Mariner 1's $135 million software bug

An incorrectly encoded punch card helped to doom the Mariner 1 spacecraft in 1962. Would that bug have been easier to catch today?

A few misplaced punch card holes helped to bring down Mariner 1

These days, when software programmers write code, there are a variety of ways to catch typos, errors or bugs before a system goes into production. One of the simplest ways, though, is to just look at the code on a screen. This is an advantage that programmers who coded via punch cards obviously didn’t have back in the day.

[When does it pay to outsource your small-business tasks? and The scariest software project horror stories of 2012]

In the punch card days, code would be translated to cards via a programmer or operator using a keypunch. Typos, or incorrect commands, couldn’t be caught by simply looking at what was typed on a screen. Often times, in order to check that information was input properly, it would be re-punched onto a second card that would then be compared to the first using a card verifier.

A bug introduced by a punch card turned out to be one of the most expensive software bugs in history, when it led to the destruction of the Mariner 1 spacecraft in 1962 (cost in 1962 dollars: $18.5 million; cost in today’s dollars: $135 million), before it could complete its mission of flying by Venus. 

The Mariner 1 spacecraft was launched on July 22, 1962 from Cape Canaveral, Florida. Minutes into the flight, an onboard guidance antenna failed, which caused fallback to a backup radar system that should have been able to guide the spacecraft. However, there was a fatal flaw in the software of that guidance system: when the equations that would be used to process and translate tracking data into flight instructions were encoded onto punch cards, one critical symbol was left out: an overbar or overline, often confused in ensuing years with a hyphen. The lack of that overbar, essentially, caused the guidance computer to incorrectly compensate for some otherwise normal movement in the spacecraft. As the New York Times wrote days after the launch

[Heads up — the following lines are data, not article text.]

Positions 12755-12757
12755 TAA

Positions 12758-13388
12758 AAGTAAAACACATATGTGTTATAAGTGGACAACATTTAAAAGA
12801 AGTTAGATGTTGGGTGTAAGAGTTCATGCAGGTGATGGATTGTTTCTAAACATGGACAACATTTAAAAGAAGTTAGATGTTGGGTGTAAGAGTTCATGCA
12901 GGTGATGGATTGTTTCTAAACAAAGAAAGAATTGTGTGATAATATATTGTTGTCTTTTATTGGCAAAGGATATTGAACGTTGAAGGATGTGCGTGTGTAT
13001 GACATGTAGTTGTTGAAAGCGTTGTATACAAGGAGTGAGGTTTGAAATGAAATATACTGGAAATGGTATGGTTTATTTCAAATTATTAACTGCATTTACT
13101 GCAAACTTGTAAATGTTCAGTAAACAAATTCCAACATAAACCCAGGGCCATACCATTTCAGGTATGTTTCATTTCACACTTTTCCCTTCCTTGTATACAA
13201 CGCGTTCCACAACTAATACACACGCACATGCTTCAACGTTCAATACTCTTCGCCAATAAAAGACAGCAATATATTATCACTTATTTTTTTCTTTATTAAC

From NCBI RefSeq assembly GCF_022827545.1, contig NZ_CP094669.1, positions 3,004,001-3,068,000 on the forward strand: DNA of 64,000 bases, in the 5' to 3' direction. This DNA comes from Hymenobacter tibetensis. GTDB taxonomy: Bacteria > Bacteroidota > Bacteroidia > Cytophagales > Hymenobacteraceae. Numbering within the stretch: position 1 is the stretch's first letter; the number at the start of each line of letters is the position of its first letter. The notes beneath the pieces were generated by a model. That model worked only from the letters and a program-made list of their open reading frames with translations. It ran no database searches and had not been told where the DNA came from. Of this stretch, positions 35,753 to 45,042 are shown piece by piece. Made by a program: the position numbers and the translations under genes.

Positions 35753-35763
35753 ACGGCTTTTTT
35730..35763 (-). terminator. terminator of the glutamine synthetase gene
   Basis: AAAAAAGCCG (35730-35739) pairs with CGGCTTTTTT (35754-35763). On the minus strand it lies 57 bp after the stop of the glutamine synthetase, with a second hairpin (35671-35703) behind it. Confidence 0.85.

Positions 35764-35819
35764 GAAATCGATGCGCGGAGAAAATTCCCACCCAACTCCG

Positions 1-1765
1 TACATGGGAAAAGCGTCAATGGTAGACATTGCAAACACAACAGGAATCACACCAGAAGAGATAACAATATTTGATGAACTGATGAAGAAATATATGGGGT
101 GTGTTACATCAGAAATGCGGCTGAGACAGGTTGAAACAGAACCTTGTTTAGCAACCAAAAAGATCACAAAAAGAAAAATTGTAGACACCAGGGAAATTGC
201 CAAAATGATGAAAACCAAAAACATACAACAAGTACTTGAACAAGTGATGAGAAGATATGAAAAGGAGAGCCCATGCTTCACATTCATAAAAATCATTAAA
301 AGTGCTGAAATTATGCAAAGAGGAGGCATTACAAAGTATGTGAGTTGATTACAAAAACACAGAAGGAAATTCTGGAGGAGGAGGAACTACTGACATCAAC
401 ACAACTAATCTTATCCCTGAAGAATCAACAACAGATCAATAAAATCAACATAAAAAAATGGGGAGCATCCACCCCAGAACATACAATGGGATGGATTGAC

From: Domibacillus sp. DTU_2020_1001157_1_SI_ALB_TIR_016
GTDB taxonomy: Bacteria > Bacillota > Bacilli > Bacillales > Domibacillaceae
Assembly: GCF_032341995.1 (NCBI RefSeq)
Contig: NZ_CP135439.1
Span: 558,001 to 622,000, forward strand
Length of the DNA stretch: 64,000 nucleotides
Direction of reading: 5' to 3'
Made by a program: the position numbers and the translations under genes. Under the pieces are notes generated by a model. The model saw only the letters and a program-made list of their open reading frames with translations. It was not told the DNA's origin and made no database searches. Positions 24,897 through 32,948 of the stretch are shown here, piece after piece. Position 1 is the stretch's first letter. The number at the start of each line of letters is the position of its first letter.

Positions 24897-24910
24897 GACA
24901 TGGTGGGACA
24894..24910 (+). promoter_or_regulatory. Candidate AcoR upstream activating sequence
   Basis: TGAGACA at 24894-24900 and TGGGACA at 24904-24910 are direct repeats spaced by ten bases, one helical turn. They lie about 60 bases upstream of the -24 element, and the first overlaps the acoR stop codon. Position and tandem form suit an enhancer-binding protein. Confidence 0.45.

The hyphen symbol, called a “bar,” if officially fed into the computer on its punched card instructions, in effect tells the machine not to worry about this normal veering movement.
1 2 Page 1
Page 1 of 2
ITWorld DealPost: The best in tech deals and discounts.
Shop Tech Products at Amazon